Jumping to Confusions

By Garfinkle, Adam | The National Interest, Winter 2000 | Go to article overview

Jumping to Confusions


Garfinkle, Adam, The National Interest


IT IS A RARE moment for those who contemplate international politics when a dramatic event suddenly clarifies seemingly insoluble arguments over basic principles and policies. Such moments are of two basic types: those that repudiate a course of action and those that confirm it.

When a seminal event confounds a reigning consensus, it can condense fragmented thoughts on the margins of debate into powerful new metaphors and motivations, and generate a new vocabulary to discuss new realities. Thus Hitler's perfidy in Czechoslovakia not only turned the 1938 Munich agreement into a powerful symbolic repudiation of appeasement, but revealed unmistakably the strategic intentions of the Nazi regime.

When an event reaffirms widely held convictions, on the other hand, even strong dissent may be silenced by the trumpets of official vindication. Confirmation can lead to the commitment of more resources to achieve a more complete success, and to "lessons learned" applied to seemingly analogous problems. Thus the 1948 Berlin blockade solidified U.S. elite consensus around a Cold War model of American foreign policy, and the June 1950 invasion of South Korea spread that consensus to the country at large. Both resources and lessons followed.

What a lucky bunch are we, then, to have recently witnessed two such clarifying dramas in near simultaneity. The fall of Slobodan Milosevic in Belgrade not only vindicates Clinton administration policy in the Balkans, but shows the broader wisdom of worldwide U.S. engagement in armed humanitarian interventions. The collapse of the Oslo process is a prooftext written in rocks, flaming bottles and rubber bullets that Oslo was a mistake from the start, not just by Israel, which negotiated and signed it, but by the United States, which endorsed and supported it at times with greater energy than the Israeli government of the day. And how useful for pedagogy that one event vindicates and the other condemns a policy of the selfsame U.S. administration.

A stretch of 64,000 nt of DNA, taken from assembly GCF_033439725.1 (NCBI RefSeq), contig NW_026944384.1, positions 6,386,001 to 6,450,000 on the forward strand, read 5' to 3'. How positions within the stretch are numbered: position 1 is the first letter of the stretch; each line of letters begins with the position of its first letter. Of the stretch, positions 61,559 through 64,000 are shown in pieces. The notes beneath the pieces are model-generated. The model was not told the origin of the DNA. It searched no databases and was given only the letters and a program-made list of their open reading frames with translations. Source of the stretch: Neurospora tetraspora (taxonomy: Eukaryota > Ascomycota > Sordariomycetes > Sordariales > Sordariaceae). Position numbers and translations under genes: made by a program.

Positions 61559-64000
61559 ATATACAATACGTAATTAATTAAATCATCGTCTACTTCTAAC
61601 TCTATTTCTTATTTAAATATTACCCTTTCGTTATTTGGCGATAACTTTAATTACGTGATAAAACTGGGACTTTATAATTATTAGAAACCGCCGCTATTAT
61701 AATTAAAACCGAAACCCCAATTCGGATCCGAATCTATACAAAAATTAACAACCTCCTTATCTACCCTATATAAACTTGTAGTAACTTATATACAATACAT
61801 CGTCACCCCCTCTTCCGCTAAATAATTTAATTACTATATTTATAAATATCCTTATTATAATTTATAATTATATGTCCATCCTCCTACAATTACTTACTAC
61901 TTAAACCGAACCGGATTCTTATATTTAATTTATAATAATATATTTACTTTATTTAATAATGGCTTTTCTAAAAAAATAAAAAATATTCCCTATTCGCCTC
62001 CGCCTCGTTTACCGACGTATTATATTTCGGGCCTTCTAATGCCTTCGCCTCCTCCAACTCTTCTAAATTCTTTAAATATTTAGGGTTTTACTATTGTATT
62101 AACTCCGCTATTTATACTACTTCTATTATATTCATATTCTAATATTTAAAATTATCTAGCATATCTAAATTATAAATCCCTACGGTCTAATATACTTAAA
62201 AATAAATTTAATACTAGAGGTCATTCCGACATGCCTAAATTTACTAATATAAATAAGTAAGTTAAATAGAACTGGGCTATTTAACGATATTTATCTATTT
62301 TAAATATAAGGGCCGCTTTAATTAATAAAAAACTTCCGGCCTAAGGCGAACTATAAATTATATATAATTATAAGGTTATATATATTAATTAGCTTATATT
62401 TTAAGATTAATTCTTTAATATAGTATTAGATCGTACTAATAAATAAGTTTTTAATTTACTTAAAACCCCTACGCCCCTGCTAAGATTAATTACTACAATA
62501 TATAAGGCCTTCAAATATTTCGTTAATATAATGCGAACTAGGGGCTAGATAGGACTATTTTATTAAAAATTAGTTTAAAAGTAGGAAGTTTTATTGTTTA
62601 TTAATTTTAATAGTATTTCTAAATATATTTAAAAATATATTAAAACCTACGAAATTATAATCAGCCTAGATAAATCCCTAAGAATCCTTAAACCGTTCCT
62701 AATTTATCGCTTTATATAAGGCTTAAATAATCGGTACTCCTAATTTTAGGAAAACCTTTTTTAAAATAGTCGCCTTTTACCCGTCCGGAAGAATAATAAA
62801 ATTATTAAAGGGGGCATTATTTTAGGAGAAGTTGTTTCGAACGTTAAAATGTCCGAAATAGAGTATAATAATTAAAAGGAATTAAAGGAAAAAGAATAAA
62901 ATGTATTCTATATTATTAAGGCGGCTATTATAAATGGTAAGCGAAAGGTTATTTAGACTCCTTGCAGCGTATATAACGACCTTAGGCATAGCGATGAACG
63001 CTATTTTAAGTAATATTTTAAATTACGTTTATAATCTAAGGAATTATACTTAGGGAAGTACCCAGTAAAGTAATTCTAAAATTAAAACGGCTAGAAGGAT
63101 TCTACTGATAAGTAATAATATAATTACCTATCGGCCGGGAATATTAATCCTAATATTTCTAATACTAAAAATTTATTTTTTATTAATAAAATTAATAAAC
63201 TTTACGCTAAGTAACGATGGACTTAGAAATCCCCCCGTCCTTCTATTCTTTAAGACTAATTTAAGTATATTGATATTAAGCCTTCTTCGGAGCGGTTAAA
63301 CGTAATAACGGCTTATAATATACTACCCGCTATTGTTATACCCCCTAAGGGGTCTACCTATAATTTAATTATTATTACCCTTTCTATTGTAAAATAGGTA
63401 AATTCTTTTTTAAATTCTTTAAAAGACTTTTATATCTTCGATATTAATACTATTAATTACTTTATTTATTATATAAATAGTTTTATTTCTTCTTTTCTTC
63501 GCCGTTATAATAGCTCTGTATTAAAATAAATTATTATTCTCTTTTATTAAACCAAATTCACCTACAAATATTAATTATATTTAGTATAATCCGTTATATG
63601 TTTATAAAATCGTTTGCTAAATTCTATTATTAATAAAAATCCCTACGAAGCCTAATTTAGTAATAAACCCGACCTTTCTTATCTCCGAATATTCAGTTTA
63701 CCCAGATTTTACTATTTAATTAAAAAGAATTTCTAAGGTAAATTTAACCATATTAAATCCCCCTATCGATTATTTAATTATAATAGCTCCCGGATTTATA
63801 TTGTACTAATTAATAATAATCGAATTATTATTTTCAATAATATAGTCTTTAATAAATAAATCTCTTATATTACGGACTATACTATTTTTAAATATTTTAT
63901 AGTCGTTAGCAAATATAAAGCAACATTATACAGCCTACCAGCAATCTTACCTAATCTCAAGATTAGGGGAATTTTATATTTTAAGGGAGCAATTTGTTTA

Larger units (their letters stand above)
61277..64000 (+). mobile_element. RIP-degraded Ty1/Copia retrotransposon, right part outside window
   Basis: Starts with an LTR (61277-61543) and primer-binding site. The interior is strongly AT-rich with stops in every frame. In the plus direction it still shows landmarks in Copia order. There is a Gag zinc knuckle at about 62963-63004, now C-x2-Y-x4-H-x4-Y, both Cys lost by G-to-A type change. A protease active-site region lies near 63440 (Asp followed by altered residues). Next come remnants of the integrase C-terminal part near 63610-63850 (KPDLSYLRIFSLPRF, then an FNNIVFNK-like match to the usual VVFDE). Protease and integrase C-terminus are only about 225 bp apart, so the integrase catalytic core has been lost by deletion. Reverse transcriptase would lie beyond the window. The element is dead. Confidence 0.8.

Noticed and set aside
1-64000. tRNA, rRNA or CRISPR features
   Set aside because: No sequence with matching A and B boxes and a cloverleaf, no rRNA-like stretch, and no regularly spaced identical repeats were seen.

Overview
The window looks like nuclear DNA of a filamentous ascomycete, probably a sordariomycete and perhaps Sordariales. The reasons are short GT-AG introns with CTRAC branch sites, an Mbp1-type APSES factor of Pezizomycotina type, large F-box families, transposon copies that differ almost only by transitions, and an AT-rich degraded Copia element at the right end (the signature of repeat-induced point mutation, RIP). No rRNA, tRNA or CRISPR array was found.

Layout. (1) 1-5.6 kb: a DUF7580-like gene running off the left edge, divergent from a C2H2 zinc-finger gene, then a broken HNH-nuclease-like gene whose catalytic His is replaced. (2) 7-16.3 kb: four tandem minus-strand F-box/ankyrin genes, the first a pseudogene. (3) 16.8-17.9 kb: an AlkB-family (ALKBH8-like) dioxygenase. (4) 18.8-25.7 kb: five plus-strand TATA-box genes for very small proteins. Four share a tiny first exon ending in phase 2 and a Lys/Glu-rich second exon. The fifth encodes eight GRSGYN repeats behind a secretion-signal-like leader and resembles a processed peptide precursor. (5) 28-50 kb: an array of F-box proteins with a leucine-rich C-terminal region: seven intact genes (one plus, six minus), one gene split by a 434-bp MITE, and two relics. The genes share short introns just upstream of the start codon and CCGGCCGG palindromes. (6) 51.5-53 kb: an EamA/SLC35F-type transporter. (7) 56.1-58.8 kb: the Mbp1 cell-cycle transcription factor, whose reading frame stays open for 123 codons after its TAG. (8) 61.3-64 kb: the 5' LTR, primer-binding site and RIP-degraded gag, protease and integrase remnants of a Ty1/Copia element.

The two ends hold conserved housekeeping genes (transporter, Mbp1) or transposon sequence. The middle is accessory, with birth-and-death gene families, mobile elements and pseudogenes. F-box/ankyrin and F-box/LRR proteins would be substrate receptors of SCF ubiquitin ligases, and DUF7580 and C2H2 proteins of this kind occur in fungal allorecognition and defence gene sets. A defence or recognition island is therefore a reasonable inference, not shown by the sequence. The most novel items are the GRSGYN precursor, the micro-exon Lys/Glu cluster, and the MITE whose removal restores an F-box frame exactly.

There is only one problem with all this: it isn't true. Those who have jumped to such conclusions are mainly those who have been waiting impatiently at the chalk line for evidence to confirm their own views. The temptation to see "clearer than the truth", to twist Acheson's memorable phrase just a bit, owes as much to ego maintenance as to the wish to influence others. It is a natural impulse, and nearly all of us succumb to it now and again. But sometimes it leads us to jump not to conclusions but to confusions.

"THE TRIUMPH of democracy in Serbia last week may well rank as the most important international event of the post-Cold War era", Robert Kagan and William Kristol told us on October 8. It constitutes for the United States "a strategic triumph of the first order", for it is now "irrefutable that U.S. intervention in Kosovo, as well as our earlier intervention in Bosnia and the continued presence of U.S. peacekeeping forces were essential factors in the defeat of Milosevic." [1]

If the Belgrade revolution is really such an epochal event, then it follows that U.S. interventions in the Balkans were epochal, too. But as the premise strains credulity, the conclusion suffers in consequence.

It is aesthetically pleasing that Slobodan Milosevic is fallen, but it is still far from clear that the problem he represented ever threatened any significant U.S. strategic interest. The Balkans are not, and never were, at the heart of Europe; anyone who thinks otherwise either cannot read history or a map. The worry that Balkan wars would spread to Central Europe or the Aegean was always exaggerated, and the argument that NATO would have collapsed had it remained passive before Serbian depredations became true only after Western leaders foolishly spoke and acted in ways that made it so.

Most likely, if the United States had let the Serbian dog lie it would be lying still--an ugly, decrepit and slightly rabid dog, true, but not an especially dangerous one for those able to keep their distance. …

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